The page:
Senior Director of Programs and Operations, Konstantin Zvereff, shares his thoughts on malaria for World Malaria Day, April 25, 2012.
Every minute a child in Africa dies from malaria, a preventable and treatable disease.
– World Health Organization estimate for 2010
I hate malaria. The root word for the name – mala (bad!) – says it all. I’ve had malaria three times and can only describe the experience as horrible.
Malaria affects people in different ways; here is my experience.
It begins with severe headaches and back chills. For me, these symptoms last for two-three weeks and are driven by low concentrations of the disease organism. The level of plasmodium (the bug) in your system is so low that it is undetectable by the usual “peripheral” blood tests (finger prick). At this point your choices are to allow the plasmodium concentration to get worse (eventually you will test positive) or to pre-emptively self-medicate.
Once the plasmodium concentration gets worse, I begin to lose all of my energy. The parasites attach to the oxygen-carrying blood cells, and as a result any exercise or movement is severely exhausting. For whatever reason, it is worse at night, when you are less likely to go to the hospital. Days are only slightly better.
By this time, I have high fevers at night (105 degrees, the last time), total stomach malfunction (no details needed), and I feel incredibly weak. The slightest noise (and any talking) gives me huge headaches, and I am not the “best” person to be around.
The first time I had malaria I was in Mozambique. My neighbors had to take me out of my house and drag me to the hospital. The general pain was so great that I only wanted to fall asleep. My colleagues actually broke into my house, looking for me.
I wonder if this would happen in the U.S. People in East Africa have that sense of community that I haven’t seen in the U.S. or Europe.
How does malaria affect Village Enterprise business owners?
Our Kenya clients must pay a 100 Ksh (US $1.20) hospital fee, plus the additional costs of treatment and medical consultation. This can easily total 500 Ksh ($6) or more. Although this cost may seem low to you and me, the cost is very significant for most of our business owners. As a result, they usually wait to seek treatment until they are absolutely certain that they have malaria. By this time, their productivity has decreased dramatically, and they must travel to the nearest hospital (which can take several hours or days). This can mean they miss the best planting time, since the arrival of the rains and the mosquitoes are almost perfectly synchronized.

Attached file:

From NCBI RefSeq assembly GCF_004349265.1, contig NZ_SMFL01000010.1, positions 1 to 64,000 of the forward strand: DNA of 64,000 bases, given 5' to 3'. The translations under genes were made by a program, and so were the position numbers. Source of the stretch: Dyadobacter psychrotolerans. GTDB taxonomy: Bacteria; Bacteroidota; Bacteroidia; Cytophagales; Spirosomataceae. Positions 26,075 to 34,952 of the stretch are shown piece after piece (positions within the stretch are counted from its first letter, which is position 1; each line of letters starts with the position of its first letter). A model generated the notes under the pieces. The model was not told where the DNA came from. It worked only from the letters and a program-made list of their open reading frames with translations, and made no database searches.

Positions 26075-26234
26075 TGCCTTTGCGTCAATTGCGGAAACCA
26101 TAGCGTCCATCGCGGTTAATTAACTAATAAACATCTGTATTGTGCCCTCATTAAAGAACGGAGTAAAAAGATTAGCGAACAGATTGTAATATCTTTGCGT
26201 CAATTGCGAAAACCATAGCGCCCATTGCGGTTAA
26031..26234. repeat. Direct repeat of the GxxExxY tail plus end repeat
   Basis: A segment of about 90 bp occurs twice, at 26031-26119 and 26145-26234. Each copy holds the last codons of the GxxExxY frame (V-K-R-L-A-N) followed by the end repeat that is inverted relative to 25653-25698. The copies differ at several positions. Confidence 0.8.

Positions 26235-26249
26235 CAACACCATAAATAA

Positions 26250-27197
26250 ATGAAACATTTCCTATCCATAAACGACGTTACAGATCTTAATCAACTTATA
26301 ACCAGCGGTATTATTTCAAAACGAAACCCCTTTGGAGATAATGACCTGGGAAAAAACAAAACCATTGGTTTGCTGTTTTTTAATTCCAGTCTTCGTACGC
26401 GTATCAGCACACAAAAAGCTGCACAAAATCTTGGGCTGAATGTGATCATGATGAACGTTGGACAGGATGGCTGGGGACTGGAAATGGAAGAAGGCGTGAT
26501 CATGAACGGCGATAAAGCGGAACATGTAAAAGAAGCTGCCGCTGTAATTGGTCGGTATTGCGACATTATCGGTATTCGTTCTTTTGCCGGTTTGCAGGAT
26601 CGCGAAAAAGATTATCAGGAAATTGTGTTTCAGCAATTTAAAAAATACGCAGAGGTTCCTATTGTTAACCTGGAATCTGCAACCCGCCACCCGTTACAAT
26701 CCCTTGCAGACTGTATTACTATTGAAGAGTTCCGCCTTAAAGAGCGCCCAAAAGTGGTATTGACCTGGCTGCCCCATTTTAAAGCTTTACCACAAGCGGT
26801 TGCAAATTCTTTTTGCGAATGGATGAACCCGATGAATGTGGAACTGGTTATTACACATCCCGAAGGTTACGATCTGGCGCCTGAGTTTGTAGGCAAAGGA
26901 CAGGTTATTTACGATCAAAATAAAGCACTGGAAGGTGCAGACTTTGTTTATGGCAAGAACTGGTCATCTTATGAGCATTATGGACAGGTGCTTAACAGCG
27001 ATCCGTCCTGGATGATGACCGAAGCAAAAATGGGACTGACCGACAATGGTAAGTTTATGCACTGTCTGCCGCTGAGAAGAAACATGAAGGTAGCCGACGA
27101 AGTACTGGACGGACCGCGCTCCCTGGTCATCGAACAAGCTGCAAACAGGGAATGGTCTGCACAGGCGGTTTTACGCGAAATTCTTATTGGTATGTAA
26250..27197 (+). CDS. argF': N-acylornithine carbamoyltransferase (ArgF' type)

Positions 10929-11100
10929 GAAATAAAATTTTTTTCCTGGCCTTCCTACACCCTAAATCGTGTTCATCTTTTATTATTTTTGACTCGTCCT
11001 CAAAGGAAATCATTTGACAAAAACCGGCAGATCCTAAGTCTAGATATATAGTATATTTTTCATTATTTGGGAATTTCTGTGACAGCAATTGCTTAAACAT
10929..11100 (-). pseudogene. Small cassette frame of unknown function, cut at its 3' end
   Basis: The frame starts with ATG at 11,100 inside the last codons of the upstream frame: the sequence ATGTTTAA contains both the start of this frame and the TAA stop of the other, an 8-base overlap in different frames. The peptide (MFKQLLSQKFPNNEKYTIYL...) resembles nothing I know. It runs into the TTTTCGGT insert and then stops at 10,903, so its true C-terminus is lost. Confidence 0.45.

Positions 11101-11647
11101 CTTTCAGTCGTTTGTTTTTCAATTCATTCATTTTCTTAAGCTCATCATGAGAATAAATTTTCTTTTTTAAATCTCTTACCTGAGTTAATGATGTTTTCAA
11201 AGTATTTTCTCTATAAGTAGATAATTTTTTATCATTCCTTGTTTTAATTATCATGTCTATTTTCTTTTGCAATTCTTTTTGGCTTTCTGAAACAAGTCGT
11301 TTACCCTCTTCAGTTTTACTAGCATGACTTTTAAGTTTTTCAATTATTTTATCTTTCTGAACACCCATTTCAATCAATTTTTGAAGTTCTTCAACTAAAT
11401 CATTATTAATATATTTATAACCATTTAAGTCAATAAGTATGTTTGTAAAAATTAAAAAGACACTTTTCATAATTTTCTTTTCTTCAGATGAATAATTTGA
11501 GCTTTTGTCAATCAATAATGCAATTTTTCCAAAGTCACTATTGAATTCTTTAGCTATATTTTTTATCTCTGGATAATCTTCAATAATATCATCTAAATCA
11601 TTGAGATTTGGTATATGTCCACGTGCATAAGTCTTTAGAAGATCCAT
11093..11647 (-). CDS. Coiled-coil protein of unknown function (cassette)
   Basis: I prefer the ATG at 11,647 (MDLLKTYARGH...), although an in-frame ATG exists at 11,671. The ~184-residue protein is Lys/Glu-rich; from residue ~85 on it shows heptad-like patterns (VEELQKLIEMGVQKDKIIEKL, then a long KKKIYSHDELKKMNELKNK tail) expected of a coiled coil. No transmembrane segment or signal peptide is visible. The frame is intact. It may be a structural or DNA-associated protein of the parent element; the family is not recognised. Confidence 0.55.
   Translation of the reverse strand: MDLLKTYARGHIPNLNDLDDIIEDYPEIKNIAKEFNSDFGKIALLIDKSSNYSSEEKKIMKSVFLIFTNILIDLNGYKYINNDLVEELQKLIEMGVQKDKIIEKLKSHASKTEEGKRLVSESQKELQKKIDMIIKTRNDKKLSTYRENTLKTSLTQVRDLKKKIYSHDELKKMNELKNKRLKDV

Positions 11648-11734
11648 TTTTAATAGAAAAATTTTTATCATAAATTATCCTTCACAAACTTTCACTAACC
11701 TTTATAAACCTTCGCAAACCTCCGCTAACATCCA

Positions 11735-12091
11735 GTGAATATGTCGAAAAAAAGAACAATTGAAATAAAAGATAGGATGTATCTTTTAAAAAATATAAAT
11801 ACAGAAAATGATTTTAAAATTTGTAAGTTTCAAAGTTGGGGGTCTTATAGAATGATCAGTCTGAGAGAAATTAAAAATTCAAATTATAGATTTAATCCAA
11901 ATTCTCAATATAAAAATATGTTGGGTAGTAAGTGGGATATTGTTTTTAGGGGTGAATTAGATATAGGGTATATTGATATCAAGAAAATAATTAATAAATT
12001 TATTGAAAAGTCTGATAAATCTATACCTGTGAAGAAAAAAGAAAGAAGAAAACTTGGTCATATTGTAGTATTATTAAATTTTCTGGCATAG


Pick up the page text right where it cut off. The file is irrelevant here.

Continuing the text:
The most disturbing stories are those about the children of our business owners. A good friend of mine works at the local hospital in Kakamega, and he summarized the sad situation: “By the time they bring the babies to the hospital it is it too late to do anything.”
People living in extreme poverty make less than $1.25 per day, meaning the hospital fees represent a minimum of 5 days worth of work. Add to this the time lost traveling to the hospital and getting treated, and it’s easy to see how the cost of treating malaria makes is an extremely deadly disease.
A regular source of income from a sustainable business decreases the deadly effects of diseases like malaria. By creating business savings groups, our business owners are setting aside income that can be used for emergency medical care. While no preventative vaccine exists for malaria, we can all work to end the extreme poverty that causes a child in Africa to die every minute of a preventable disease.
World Malaria Day – which was instituted by the World Health Assembly at its 60th session in May 2007 – is a day for recognizing the global effort to provide effective control of malaria. It is an opportunity:
• For countries in the affected regions to learn from each other’s experiences and support each other’s efforts
• For new donors to join a global partnership against malaria
• For research and academic institutions to flag their scientific advances to both experts and general public
• For international partners, companies and foundations to showcase their efforts and reflect on how to scale up what has worked
Senior Director of Programs and Operations